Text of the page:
Hundreds of thousands of out-of-work Californians who’ve been waiting weeks — and in some cases months — for their unemployment benefits will finally be paid.
The Employment Development Department (EDD) announced Thursday that it will begin paying unemployment insurance claims for applicants who have certified for benefits already and received at least one week of benefits, but who have been pending for at least two weeks.
Previously, when EDD flagged a claim for eligibility issues, the agency would put a stop payment hold on that application while it was investigated. This is one big reason why unemployment applicants end up in the notorious “pending” status, which, for some, has seemed interminable.
Now, the agency will instead issue “conditional payments,” meaning that if EDD can’t resolve questions of eligibility within two weeks, claimants will continue to be paid. This way, applicants won’t need to go without benefits or worry about paying for necessities during EDD’s investigation.
If in the course of its investigation, EDD later decides the applicant was, in fact, ineligible for benefits, that person will then need to reimburse EDD for the money paid during the weeks they were ineligible. However, any overpayment can be waived “if the claimant demonstrates a financial hardship and the overpayment was not the claimant’s fault or due to fraud,” EDD officials said in a statement.
“This is a monumental change by EDD that will allow more claimants to be paid on time,” said Daniela Urban, executive director of the Center for Workers' Rights.
Urban said her group has been in negotiations with EDD around this change for some time. The center even filed a class-action lawsuit complaint and proposed settlement in Alameda County's Superior Court on Thursday. Urban now says EDD's agreement resolves the issue of the complaint.
One of the most important potential impacts of the change would be helping to decongest EDD’s infamously large backlog of pending claims. As of July 17, there are a combined 1,096,837 claims pending.
In a statement, EDD officials pointed to the higher volume of claims filed during the pandemic, which resulted in significant processing delays, and has forced many people “to go weeks without payment.”
Urban has said EDD’s policy of putting stop payments on continuing claims — meaning claims that EDD already deemed eligible — while it was investigating questions of eligibility, was a huge driver behind the backlog and EDD's notoriously overloaded call center.
“Once a claimant gets into this pending status or has a stop alert placed on their account, then it's impossible for them to get benefits no matter what they do, because it's in EDD's hands and they haven't told claimants what needs to be provided, if anything, to remove that status," Urban told KQED in June.
"If [EDD] were able to ... simply pay benefits while they investigate whatever issue it was, then the number of calls each week that would drastically reduce because people would be getting payments in the meantime and wouldn't be so concerned about putting food in their mouth that they feel like they need to call EDD every hour to try to get it remedied," she said.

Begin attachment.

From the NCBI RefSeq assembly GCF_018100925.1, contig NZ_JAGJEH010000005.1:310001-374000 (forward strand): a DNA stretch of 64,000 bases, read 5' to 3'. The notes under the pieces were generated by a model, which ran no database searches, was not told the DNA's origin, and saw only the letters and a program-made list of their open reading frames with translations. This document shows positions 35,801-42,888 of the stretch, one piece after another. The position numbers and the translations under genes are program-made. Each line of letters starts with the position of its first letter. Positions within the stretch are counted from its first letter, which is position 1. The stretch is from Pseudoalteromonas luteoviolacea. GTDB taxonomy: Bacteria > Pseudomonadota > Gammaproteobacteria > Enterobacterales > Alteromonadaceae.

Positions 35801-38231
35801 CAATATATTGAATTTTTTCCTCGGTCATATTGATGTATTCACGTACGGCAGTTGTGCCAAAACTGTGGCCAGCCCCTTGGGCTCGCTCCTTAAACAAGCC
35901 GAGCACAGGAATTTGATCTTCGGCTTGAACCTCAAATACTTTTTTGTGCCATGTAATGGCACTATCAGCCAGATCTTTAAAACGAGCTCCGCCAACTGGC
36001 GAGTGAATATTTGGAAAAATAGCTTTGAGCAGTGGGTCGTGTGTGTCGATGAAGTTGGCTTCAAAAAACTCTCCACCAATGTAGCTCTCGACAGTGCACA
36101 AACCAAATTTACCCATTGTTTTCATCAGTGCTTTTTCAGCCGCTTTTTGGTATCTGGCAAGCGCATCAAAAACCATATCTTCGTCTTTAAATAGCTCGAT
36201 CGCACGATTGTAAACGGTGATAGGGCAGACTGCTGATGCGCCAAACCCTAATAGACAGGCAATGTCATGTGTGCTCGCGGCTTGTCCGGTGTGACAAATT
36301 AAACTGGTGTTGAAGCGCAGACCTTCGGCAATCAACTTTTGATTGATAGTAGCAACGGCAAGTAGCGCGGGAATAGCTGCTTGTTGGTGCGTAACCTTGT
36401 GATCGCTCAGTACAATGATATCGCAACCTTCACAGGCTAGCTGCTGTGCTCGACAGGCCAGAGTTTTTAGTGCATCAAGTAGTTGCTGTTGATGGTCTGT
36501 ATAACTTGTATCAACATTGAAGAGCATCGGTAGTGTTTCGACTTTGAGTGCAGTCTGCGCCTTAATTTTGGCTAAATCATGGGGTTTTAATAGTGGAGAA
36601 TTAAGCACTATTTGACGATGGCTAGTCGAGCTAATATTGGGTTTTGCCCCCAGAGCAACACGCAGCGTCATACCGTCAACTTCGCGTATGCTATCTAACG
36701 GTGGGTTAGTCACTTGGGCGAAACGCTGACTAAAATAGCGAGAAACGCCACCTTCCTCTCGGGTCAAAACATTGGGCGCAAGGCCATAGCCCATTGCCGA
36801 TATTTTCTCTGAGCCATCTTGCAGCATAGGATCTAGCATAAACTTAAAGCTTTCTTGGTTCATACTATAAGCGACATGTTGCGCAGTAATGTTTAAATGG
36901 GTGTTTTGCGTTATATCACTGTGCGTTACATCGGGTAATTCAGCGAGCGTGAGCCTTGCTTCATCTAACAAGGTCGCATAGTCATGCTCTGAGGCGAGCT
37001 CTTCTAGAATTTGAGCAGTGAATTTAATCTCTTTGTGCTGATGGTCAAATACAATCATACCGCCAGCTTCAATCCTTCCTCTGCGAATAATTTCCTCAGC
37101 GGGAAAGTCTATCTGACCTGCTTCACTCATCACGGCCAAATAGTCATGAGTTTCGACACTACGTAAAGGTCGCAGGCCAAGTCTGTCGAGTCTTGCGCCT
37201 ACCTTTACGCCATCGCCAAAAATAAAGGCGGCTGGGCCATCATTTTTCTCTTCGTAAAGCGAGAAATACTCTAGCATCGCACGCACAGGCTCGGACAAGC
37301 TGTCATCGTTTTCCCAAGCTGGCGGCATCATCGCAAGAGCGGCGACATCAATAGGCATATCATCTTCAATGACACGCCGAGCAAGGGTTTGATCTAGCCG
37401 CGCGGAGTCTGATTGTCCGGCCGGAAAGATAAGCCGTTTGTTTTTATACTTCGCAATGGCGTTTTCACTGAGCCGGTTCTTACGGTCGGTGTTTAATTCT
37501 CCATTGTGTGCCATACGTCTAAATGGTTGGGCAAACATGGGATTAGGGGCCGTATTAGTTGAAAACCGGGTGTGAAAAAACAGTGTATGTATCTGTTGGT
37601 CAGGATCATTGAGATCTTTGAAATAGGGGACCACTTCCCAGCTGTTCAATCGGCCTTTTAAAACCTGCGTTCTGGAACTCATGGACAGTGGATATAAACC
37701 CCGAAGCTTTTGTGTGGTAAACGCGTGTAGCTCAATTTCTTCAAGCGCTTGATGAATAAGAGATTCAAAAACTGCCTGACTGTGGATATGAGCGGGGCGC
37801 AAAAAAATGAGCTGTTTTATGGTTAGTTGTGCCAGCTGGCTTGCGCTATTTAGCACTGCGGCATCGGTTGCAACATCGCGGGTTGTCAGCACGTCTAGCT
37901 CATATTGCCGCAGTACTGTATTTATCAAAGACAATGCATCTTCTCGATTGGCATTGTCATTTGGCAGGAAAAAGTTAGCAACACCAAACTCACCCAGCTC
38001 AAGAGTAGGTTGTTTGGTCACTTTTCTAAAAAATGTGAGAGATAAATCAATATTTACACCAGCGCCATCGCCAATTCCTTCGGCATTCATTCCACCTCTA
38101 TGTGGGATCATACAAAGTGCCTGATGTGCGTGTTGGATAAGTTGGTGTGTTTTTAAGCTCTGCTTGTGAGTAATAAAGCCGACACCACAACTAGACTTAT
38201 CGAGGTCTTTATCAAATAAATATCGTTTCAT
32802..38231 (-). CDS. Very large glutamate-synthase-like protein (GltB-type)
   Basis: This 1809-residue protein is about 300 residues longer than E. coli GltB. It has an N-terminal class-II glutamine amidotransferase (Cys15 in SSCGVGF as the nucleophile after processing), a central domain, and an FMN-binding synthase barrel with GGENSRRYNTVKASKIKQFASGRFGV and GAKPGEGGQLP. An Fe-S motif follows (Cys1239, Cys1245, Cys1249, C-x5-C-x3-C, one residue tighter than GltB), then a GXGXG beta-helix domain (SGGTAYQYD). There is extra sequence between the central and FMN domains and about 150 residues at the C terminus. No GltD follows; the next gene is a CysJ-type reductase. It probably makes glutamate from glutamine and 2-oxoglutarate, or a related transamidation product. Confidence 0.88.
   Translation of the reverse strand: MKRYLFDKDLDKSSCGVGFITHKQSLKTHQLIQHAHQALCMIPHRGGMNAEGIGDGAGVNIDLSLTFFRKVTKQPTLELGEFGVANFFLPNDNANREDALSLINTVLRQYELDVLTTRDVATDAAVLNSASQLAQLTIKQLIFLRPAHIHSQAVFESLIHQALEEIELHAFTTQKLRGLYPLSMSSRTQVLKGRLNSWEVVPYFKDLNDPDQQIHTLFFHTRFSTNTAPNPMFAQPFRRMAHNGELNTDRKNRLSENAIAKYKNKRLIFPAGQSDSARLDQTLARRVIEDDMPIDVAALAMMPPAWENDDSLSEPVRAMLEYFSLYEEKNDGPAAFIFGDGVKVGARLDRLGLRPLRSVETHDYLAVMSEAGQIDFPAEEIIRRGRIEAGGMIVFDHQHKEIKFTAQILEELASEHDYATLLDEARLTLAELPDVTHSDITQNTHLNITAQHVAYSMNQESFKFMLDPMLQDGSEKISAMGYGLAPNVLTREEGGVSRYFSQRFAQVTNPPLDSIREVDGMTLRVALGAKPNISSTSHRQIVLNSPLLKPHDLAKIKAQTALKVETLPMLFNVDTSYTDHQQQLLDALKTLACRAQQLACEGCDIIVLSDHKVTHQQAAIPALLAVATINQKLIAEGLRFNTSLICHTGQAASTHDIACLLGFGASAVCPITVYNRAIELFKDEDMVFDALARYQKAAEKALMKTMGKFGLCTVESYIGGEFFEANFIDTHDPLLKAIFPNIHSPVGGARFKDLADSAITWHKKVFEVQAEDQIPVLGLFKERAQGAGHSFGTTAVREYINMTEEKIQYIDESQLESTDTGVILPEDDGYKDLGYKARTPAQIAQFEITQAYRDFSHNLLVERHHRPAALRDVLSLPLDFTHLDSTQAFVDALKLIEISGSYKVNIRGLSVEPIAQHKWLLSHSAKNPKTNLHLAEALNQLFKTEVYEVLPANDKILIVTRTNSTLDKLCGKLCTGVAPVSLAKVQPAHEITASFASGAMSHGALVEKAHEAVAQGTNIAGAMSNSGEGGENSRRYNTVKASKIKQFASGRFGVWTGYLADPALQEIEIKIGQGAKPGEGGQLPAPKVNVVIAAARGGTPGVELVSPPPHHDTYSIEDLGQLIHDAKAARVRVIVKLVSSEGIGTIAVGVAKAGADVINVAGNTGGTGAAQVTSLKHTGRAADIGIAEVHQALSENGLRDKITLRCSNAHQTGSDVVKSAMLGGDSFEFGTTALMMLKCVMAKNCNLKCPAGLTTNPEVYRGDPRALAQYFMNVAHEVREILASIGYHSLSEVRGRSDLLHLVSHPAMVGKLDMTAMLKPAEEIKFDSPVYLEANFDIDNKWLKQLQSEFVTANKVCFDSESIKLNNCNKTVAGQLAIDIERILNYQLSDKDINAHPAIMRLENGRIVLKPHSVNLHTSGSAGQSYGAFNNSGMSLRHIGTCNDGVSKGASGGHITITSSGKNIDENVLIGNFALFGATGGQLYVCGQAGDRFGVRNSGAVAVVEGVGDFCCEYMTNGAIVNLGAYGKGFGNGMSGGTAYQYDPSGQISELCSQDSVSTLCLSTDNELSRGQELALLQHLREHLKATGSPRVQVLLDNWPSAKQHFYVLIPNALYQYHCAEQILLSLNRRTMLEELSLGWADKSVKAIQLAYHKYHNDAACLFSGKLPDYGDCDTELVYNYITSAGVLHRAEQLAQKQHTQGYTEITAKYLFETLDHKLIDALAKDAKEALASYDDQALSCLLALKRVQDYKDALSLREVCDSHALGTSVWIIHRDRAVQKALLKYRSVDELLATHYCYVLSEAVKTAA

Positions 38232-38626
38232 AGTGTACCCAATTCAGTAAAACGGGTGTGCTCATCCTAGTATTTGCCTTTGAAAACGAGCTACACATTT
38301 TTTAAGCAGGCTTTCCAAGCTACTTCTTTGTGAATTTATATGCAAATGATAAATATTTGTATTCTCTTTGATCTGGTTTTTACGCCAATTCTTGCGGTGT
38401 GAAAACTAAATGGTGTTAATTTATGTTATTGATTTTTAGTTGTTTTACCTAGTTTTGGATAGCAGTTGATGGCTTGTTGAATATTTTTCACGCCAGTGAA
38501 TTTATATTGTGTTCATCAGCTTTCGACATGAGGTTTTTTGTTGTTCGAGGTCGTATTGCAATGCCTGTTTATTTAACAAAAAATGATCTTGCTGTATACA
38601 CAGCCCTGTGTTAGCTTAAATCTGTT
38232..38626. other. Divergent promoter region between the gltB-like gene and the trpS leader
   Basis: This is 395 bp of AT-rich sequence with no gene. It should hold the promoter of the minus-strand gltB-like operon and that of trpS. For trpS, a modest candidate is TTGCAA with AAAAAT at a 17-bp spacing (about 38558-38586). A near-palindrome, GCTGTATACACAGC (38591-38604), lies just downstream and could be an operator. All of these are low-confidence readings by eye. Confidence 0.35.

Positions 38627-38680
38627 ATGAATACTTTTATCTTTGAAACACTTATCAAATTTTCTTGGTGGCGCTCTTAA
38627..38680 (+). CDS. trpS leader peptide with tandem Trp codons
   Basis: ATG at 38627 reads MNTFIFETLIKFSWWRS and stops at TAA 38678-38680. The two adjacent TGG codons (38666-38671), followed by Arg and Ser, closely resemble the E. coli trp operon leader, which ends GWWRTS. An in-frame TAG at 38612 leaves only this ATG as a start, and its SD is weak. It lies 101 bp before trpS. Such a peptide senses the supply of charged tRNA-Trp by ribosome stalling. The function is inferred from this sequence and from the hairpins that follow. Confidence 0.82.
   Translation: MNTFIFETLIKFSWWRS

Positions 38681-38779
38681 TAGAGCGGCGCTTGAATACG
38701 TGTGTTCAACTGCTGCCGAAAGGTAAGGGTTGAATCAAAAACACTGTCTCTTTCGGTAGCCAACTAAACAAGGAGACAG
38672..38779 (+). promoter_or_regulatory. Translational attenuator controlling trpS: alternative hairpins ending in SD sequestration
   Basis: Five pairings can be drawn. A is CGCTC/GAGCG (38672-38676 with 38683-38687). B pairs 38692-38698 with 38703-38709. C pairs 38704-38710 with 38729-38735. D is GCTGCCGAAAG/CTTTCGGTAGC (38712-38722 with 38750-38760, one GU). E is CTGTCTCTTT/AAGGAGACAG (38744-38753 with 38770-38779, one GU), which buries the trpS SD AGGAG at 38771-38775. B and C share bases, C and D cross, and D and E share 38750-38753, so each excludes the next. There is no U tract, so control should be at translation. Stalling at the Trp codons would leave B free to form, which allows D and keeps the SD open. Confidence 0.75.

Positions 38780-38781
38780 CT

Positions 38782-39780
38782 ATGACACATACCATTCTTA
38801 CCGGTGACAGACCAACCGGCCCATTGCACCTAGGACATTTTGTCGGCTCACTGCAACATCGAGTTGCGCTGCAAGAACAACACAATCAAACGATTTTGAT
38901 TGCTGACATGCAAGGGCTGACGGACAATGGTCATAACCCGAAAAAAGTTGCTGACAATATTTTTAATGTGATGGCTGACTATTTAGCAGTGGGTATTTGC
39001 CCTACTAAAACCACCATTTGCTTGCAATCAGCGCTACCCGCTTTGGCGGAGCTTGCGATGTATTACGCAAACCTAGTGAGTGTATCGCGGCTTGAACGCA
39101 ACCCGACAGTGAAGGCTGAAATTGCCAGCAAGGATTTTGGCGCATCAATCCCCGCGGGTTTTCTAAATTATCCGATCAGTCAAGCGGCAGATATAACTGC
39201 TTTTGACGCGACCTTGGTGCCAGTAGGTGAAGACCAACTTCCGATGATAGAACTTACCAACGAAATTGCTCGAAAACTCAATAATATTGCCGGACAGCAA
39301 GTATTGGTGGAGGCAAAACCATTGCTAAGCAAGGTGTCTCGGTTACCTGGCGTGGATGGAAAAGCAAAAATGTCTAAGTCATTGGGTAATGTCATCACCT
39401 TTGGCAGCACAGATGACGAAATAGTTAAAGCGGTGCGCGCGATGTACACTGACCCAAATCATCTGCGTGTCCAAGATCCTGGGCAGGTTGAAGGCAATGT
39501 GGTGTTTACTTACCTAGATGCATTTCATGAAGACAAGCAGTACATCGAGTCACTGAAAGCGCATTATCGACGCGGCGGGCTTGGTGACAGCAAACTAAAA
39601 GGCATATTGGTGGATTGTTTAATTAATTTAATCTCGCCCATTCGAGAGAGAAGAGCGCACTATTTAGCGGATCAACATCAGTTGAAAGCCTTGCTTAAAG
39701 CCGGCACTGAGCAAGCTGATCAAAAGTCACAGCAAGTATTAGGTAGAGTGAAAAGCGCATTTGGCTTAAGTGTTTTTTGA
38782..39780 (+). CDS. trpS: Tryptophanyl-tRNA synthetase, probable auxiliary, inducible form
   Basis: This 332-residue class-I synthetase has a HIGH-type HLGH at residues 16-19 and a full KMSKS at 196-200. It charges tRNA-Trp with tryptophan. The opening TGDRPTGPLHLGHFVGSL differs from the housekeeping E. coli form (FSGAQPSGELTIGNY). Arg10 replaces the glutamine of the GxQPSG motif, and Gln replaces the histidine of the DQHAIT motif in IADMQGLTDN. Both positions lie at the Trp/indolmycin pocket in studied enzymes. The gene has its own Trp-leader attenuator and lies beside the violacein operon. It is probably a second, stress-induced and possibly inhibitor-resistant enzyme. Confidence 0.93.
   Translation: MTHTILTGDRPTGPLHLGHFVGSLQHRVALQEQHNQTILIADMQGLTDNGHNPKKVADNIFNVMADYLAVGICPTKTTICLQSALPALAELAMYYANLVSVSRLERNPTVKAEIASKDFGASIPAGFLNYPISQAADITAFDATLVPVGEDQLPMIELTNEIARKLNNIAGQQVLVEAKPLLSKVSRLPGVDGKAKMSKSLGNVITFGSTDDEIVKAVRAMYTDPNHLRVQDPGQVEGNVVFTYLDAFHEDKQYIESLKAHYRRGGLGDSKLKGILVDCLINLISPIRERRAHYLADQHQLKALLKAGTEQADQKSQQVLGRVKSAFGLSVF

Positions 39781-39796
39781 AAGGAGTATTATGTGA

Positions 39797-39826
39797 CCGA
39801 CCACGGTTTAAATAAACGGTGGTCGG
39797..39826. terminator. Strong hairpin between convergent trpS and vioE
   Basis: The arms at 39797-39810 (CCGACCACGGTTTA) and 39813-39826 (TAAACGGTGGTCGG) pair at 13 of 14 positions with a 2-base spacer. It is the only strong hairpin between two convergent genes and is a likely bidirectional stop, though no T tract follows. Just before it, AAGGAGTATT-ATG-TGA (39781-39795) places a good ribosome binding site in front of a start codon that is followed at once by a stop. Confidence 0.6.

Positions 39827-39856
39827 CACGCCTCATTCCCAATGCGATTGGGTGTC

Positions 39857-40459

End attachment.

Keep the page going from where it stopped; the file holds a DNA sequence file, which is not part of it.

EDD call center data for July 10 through July 17 shows 248,165 calls answered by staff out of 3,037,306 calls entering the call center. The data say people were calling close to 12 times before getting through to anyone.
Abdulkarim “Abdul” Adam lives in Hayward and is likely to be one of the more than 100,000 applicants whose benefits will be unlocked by this change. Before he was laid off last March, he worked as a bus driver for a private company that serves the greater Bay Area. He received unemployment regularly until he needed to renew his claim after a year, and says he’s been in pending status since March 2021.
“I certify every two weeks. I call every day and I didn’t have no luck," he said. "One time I called by accident [on the employer line] and they answered, and I said, ‘Can you transfer me [to] somebody to take my case from pending to payment?’ They said, ‘no.’”
Adam has moved in with two of his children, who are helping to support him while he continues to look for work.
He said, when he finally does get his money, he’ll use it to pay off bills and loans he’s taken.
Urban says new leadership at EDD gave momentum to conversations around the "conditional payment" change. At the end of December 2020, Gov. Gavin Newsom appointed Rita Saenz the new director of EDD. Longtime staffer Sharon Hilliard retired after taking on the director role in February 2020.
"We did feel the impact of the change in leadership at EDD," she said, "and we're thankful that they worked with us and heard our concerns about not only the need to roll out of this conditional pay program but the specifics of how to do it to best protect claimant rights.”
EDD officials said in a statement that the agency will begin informing claimants of the new system this week, and Californians could begin seeing these “conditional” payments as soon as July 23, 2021.
“We know many claimants who cleared fraud filters and verified identity have been waiting too long for payment,” Saenz said in a statement. “In response, we are launching a new program that will help many Californians get benefits faster.”